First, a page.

LONDON The oil industry has an overwhelmingly gloomy economic outlook, expecting recession in the next year, less demand for fuel and lower oil prices, a survey of delegates to a major industry conference showed this week.
Seventy-seven percent of participants at the annual Oil & Money conference on Tuesday and Wednesday in London said the chances of another recession in the world's developed economies of the OECD were high with only 23 percent seeing them as low.
Sixty-five percent of delegates thought forecasts of global oil demand for next year would be downgraded further this year as economic slowdown took hold and only 33 percent thought North Sea Brent crude oil prices would end this year above $100 per barrel.
Brent crude oil futures traded around $110 per barrel on Thursday and have stayed above $100 for most of this year.
The organizers of the Oil & Money provided all 450 delegates with hand-held voting devices on their seats and asked a series of questions throughout the conference ranging from their preferences for ice-cream flavors to heavy macro-economic forecasts.
Economists and oil analysts have gradually cut projections for oil demand for this year and 2012 as the extent of the economic slowdown in the United States and Europe has become clear.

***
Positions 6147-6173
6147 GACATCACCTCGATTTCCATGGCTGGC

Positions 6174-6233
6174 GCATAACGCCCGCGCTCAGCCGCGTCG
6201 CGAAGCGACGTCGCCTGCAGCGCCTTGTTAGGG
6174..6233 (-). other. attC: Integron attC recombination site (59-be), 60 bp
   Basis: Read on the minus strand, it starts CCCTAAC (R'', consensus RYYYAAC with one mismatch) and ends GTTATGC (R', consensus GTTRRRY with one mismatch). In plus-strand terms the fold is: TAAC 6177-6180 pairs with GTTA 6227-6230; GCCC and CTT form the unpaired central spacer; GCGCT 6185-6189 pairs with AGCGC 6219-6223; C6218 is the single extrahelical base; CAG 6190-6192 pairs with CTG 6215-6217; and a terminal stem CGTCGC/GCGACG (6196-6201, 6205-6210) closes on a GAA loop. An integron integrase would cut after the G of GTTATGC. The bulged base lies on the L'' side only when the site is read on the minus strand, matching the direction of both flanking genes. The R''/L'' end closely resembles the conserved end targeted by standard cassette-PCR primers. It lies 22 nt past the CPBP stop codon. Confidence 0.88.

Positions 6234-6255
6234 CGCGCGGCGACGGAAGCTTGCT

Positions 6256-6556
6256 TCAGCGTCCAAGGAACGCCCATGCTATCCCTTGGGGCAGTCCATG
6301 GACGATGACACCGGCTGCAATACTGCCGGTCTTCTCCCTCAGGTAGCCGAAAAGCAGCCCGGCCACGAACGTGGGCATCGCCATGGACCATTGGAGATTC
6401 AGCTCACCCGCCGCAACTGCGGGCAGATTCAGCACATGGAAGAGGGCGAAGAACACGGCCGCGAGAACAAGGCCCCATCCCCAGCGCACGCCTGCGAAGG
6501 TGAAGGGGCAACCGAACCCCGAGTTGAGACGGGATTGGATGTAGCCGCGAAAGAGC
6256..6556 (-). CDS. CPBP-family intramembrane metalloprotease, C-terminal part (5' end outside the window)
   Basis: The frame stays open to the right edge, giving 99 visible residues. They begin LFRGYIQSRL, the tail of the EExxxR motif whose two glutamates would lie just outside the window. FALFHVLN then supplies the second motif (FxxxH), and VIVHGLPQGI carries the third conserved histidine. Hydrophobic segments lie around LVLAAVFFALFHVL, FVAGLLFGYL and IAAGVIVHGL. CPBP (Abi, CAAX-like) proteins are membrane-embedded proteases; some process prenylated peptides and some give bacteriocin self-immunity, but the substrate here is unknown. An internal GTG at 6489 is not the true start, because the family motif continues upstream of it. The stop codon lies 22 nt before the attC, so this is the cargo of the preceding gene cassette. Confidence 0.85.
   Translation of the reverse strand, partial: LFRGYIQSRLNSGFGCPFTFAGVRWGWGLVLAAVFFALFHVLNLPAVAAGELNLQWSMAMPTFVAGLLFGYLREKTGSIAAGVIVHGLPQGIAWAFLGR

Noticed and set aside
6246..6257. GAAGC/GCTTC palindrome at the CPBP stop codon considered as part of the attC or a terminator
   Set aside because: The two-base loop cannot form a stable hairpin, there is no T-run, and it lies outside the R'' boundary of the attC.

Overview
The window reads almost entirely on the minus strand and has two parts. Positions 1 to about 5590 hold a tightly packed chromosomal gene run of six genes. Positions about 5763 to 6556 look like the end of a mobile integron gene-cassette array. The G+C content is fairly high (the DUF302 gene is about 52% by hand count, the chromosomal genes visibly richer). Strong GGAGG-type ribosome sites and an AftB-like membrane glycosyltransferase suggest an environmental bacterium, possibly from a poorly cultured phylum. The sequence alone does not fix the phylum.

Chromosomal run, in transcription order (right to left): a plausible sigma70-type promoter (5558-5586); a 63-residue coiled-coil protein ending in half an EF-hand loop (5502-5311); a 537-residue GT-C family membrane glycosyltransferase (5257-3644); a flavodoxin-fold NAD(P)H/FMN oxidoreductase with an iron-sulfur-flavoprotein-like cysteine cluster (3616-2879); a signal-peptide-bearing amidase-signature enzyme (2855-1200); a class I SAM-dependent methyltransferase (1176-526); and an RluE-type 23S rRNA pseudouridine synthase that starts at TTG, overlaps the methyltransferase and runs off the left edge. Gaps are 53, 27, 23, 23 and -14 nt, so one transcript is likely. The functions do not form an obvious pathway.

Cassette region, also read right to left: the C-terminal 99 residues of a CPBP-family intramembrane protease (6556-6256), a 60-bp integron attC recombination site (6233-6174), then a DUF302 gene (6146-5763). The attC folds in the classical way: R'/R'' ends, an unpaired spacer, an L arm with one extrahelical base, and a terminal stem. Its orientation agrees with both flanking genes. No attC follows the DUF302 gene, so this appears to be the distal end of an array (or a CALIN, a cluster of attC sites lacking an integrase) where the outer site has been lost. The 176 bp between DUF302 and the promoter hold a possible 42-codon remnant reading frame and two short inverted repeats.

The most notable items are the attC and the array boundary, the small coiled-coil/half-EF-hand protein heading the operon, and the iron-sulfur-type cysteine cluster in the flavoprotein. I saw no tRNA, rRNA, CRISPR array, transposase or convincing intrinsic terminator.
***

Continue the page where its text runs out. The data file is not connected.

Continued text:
On Wednesday the International Energy Agency, which advises the 28 developed economies of the Organization for Economic Cooperation and Development (OECD) on energy policy, cut its projections for oil demand to reflect slower economic growth.
Confirming the bearish outlook, 76 percent of participants said they saw the biggest risk to oil prices over the next year coming from demand, rather than supply, implying consumption was likely to fall as a result of less economic activity.
Most participants also said they thought the oil industry was more likely than not to be able to meet any demand for incremental oil supplies without major increases in energy prices over the next few years, with 57 percent of voters choosing this option.
Two thirds of delegates said they thought the Arab Spring had increased supply risks in the world oil market. A quarter of delegates thought the uprisings across the Middle East and North Africa over the last year would make no difference.
Oil executives were split on whether the Organization of the Petroleum Exporting Countries (OPEC) had been effective in stabilizing the oil market, with 42 percent seeing the cartel's efforts as "fair," 22 percent seeing them as "good" and 20 percent saying they were "poor."
(Reporting by Christopher Johnson; editing by James Jukwey)